How To View A Specific SVN Revision In Your Browser

Posted by Artem Russakovskii on February 20th, 2010 in SVN, Tips

Updated: July 26th, 2010

image This is a quick recipe that I found pretty interesting and relatively unknown.

Everyone who uses SVN knows that most repositories are set up to allow viewing of their contents via a web browser. For example, here's the trunk of WP Plugins SVN: http://plugins.svn.wordpress.org/ and here is the current trunk version of a specific file, let's say http://plugins.svn.wordpress.org/stats/trunk/readme.txt.

The Problem

However, what if you wanted to view a specific revision of a file or directory in your browser?

Let's say I wanted revision 100,000 of http://plugins.svn.wordpress.org/stats/trunk/readme.txt

Normally, on a command line, you'd do something like

svn co http://plugins.svn.wordpress.org/stats/trunk/readme.txt stats
cd stats;
svn up -r100000 readme.txt

or simply

svn export -r100000 http://plugins.svn.wordpress.org/stats/trunk/readme.txt

However, how would you do this in …


It's always important to know for developers what browsers they are developing for, who dominates the market, and what the current trends are.

I have gotten my hands on the Plaxo.com visitors' browser stats for December of 2009.

This information is valuable because Plaxo has a relatively general demographics, as it's not a site only geeks or only moms visit, and the statistics tends to not be skewed. Therefore, as you can see, Firefox doesn't occupy the same share as you might see on a techy site (on this site, more than 50% of users visit in Firefox).

Also, since Plaxo has a couple million monthly visitors and therefore a couple million data points, statistically speaking these numbers are relatively …


image As a backend developer, I don't get to work with JavaScript much anymore. However, from time to time, a project would come along that uses JavaScript (specifically, AJAX) to load some backend data on the fly. Of course, nothing works 100% right away*, so I would often have to tweak this JavaScript and massage it until it does what I need.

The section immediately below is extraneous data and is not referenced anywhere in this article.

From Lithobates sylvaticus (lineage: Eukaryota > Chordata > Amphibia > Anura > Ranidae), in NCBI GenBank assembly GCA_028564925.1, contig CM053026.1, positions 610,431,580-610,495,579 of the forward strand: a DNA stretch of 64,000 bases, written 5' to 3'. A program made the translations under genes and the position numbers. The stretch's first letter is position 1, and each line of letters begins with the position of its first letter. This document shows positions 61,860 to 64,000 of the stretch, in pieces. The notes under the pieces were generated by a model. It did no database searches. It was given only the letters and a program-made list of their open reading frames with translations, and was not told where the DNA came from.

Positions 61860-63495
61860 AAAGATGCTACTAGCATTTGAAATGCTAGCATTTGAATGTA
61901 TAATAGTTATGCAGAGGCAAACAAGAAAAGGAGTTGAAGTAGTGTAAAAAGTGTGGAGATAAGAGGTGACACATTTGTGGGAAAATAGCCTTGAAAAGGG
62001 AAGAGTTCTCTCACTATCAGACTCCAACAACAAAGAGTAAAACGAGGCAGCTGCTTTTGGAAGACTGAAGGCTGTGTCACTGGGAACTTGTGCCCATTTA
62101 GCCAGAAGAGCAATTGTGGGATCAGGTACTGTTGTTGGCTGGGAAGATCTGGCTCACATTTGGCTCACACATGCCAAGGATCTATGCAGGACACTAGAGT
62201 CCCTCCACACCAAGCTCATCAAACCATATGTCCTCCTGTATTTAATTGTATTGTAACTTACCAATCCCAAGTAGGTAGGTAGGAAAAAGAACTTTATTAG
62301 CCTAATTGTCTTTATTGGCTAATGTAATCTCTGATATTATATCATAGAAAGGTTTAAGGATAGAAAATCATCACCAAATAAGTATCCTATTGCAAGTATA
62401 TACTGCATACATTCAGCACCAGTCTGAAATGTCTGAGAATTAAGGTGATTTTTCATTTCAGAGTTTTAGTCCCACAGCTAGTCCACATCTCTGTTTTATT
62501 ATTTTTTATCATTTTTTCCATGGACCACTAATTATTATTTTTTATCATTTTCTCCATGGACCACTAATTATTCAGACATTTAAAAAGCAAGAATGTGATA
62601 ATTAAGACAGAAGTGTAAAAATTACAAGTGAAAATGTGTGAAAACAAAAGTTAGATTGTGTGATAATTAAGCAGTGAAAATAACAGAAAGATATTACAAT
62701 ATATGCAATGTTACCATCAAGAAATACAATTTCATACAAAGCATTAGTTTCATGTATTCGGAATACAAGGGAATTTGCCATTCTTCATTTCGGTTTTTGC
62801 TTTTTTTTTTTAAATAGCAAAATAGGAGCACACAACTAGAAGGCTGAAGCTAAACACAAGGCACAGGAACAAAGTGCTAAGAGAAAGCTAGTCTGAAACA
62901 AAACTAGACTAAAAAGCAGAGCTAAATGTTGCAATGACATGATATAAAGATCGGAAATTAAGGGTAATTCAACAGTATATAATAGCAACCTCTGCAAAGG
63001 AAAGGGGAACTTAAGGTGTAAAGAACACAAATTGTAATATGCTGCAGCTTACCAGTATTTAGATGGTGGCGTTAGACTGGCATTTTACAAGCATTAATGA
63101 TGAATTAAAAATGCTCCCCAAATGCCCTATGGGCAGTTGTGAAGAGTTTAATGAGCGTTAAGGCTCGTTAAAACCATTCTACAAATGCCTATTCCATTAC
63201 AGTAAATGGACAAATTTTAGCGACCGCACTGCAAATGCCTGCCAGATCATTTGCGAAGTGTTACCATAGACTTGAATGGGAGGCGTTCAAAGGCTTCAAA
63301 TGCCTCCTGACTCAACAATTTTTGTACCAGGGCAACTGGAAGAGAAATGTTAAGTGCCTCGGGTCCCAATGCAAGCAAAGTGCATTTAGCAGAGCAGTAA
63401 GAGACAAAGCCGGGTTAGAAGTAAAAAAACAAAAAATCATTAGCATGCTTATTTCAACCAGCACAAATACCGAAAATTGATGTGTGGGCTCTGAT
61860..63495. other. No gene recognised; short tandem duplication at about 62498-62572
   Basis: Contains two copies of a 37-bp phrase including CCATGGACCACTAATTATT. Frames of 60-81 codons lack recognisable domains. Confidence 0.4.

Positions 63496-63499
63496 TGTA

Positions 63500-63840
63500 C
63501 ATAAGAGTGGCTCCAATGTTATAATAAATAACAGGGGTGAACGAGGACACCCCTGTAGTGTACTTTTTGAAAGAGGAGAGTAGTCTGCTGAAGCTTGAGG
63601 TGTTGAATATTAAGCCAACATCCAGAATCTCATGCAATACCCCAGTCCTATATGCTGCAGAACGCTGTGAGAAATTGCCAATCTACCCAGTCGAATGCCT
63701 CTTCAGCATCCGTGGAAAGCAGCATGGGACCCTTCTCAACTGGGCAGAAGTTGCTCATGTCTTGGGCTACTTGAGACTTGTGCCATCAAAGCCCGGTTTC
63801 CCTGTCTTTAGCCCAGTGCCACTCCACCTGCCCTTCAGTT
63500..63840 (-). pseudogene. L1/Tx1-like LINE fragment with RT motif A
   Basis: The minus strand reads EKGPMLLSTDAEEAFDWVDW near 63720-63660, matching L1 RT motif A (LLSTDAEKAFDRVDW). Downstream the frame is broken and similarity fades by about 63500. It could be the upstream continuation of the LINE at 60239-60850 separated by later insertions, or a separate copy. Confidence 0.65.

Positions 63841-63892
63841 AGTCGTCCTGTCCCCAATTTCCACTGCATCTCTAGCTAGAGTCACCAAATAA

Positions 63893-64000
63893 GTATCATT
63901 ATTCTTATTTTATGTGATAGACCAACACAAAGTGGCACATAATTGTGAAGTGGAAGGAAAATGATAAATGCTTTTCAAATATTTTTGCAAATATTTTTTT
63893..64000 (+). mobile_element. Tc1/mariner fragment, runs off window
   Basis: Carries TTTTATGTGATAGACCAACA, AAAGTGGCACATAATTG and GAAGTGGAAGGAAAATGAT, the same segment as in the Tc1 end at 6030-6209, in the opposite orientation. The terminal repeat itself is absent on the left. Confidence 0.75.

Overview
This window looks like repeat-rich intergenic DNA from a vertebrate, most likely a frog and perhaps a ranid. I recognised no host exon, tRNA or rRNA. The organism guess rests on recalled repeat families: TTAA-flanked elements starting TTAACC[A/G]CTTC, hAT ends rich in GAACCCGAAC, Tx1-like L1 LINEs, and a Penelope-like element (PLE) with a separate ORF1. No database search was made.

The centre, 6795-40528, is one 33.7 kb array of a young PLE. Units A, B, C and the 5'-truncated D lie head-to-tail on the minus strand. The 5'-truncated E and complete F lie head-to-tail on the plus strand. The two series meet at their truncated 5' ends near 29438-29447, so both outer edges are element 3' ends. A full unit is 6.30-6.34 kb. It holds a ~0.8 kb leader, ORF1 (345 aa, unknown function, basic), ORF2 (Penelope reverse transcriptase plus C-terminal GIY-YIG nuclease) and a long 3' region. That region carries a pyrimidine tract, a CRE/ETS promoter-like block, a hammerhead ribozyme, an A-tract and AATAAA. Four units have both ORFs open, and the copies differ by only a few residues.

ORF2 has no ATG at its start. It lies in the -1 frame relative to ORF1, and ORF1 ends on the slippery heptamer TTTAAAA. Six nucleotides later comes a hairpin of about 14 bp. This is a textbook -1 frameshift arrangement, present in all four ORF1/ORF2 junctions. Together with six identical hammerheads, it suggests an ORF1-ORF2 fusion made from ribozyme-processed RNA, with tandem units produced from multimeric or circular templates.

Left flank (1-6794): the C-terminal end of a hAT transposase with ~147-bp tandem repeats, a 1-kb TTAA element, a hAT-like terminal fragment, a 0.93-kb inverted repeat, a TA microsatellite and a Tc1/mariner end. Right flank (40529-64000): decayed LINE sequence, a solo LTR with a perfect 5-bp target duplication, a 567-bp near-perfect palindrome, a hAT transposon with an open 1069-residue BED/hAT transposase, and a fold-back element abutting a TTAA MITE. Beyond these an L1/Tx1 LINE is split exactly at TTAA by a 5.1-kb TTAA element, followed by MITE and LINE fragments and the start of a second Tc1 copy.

Here's where Firebug comes in with its JavaScript debugger. I'm used to using a debugger in every language I deal with, so using Firebug is a no brainer. Since it supports breakpoints, stopping execution and inspecting local variables and the rest of the scope generally beats alerts and console.logs for me.

Here's what a typical breakpoint looks …


Thoughts on Google Chrome

Posted by Artem Russakovskii on September 3rd, 2008 in Technology

Updated: September 5th, 2008

So Google Chrome – Google's attempt at an open source browser, came out yesterday and I took it out for a spin. At its heart is the Webkit engine (also open source) and Google Gears, powered by SQLite (can MySQL rival SQLite in applications like this?). Here are my thoughts.


  • Fast – Chrome loads extremely fast, blazing even. Granted, my Firefox would probably load fast if I didn't have any addons as well. Sites like Amazon or Digg load very fast. New tabs open instantly.
  • Slow – http://www.blinkx.com/videos/channel:itn, seems like the combination of flash and html (or JS) on one page makes scrolling and redrawing quite slow.
  • Very fluid design – I love how the tabs flow around